'You can walk wearing the hijab on the street, but not in a school.'
In anticipation of the Karnataka high court verdict, the state government ordered all schools and colleges in Dakshina Kannada district to be closed on Tuesday, March 15, even as prohibitory orders were imposed in several places.
The hijab row began at a pre-university college in Udupi in late January, then spread to other parts of Karnataka.
Students wearing the hijab were prevented from entering the pre university college campus as the authorities felt it was against the uniform prescribed by the institution.
'If you let Muslim students wearing hijab in, we will go in wearing saffron shawls', threatened some Hindu students backed by radical Hindu outfits.
Where will this lead to?
"You can ask students not to wear any other religious symbols to school. I would even say ban religious prayers in school," Prakash Belawadi, the well known activist and media personality from Karnataka, tells Rediff.com's Shobha Warrier.
The concluding segment of a two-part interview:
The politics of segregation has been on the rise ever since Narendra Modi came to power. But is it confined to the BJP alone?
I don't agree. Politics of segregation was on the rise even before Modi came to power.
Modi came to power because it was on the rise.
Some people think that once Modi goes and somebody else comes, Hindutva will recede. No. It is a foolish notion.
Just look at the way Hindutva advanced in West Bengal. If you force anything down, the Sangh Parivar will be even more influential than now.
Is the Congress that ruled India for so long the reason behind such a division in society, and the rise of Narendra Modi?
No, I think it is unfair to say so.
The Congress had a culture of great intellectual depth, people who could guide in politics.
And then it went through three phases of degradation.
The first was the dismantling of inner party democracy.
But many from the pre-Nehruvian and Nehruvian Congress era still lingered there, and many of those principles and values continued even under the authoritarian rule of Indira Gandhi.
She was still considered a patriot, a genuine mass leader and many people, including my father, thought very highly of her.
She could manage to keep with her the intellectual depth of the Congress, and field it when required.
But after her death in 1984, came the next two phases of degradation.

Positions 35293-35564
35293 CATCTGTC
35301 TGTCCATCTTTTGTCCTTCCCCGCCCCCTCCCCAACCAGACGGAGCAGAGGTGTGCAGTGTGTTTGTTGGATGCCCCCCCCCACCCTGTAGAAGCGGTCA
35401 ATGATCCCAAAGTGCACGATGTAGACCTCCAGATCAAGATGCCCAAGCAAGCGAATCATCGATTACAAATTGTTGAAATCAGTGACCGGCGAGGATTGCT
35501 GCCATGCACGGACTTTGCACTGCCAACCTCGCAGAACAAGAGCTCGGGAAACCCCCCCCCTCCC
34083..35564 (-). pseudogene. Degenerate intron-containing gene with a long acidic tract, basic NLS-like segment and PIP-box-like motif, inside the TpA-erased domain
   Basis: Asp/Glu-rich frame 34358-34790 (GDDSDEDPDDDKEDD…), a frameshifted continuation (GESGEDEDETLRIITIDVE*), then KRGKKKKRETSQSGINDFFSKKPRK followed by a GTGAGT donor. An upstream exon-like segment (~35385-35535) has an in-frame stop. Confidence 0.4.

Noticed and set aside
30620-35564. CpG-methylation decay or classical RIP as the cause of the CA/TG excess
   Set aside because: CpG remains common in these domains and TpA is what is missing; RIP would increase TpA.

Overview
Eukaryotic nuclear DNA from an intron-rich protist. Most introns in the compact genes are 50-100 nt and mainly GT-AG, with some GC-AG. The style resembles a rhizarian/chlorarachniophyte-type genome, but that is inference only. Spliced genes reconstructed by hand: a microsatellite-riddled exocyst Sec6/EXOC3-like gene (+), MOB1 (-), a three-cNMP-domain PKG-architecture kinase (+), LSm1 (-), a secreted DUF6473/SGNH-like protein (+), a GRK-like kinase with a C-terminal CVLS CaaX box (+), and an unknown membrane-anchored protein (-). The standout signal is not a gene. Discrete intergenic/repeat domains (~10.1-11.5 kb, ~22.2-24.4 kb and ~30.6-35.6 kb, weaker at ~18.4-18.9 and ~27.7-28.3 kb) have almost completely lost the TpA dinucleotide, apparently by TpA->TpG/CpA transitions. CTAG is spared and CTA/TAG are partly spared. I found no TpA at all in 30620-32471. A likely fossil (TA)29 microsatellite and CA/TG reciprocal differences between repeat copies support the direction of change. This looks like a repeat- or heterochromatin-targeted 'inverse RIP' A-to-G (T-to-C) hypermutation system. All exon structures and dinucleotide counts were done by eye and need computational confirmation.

The idea of dynastic succession not only got embedded, but Rajiv Gandhi was also guilty of being the first one to surround himself with sycophants.
Though Indira Gandhi had made many rubber stamps, she still consulted many bright people.
But Rajiv Gandhi, not only within the Cabinet, but in the organisation too, found himself surrounded -- by and large -- by people with not-so- great minds.
In the third phase of the Congress, after Rajiv Gandhi's assassination, Narasimha Rao did many great things, like changing the business culture of India, the way elections were conducted in India, etc...
But the tragedy is that the Congress does not even own what Narasimha Rao has done!
Even Manmohan Singh belongs to the Narasimha Rao regime, but he himself is not generous enough to acknowledge that. This is the third phase.
What has happened to the Congress is that they don't have coherent leadership on difficult questions.
When you do not have coherence or articulation, it is difficult to manage the fault lines of India.
Who can deny that the question of wearing religious garb to school is located on a fault line in India?
When you yourself are wearing veshtis and religious shawls and going to temples before the elections, you are confusing people.
When the Congress is also doing soft Hindutva, people think this is accepted.
But politicians become more communal and divisive during the elections...
They are calculating. In a divided society, when you have this Westminster style of first-pass-the-post system, somebody with 35% of vote share, will rule the country.
Nobody is trying to win 50% ever, everybody is trying to win 35%!
In such a society, what else can politicians do? They will try to divide the society. And everybody is guilty of it. The BJP is open about it, that's all.
Where will this hijab controversy lead to as it is spreading to other campuses too? More segregation in society?
It will spread. There is no doubt about it.
That's why the Karnataka government closed all the colleges and schools in the state. They knew it would catch fire.
The moment you allow students to come to classes -- say wearing saffron scarfs -- it will destroy the school.
The school will become a religious institution. Uniform is the most sacred idea you can have.
You feel the hijab also has no place in a classroom?
You can walk wearing the hijab on the street, but not in a school.
You can also ask students not to wear any other religious symbols either to school.
I would even say ban religious prayers also in school.
When I say this, do I become a Hindutva person? No.
Are we in a dangerous situation?
Extremely dangerous. Only if we can use this as an opportunity to debate and say things like 'You should keep religion at home and in community organisations.'
You cannot bring religion to school. A school is not a madrasa.
In schools, there should be uniform education and uniform appearance.
And you should adhere to the norms of the school.
We should also have a debate in Parliament and in society on the contentious clauses in the Constitution.
We should make a law saying that elected representatives during their time in office shall not make any public demonstration of caste or religious affiliation.
All these are difficult things to do, but if you don't do this, the situation will get worse and ever more dangerous.
Feature Presentation: Aslam Hunani/Rediff.com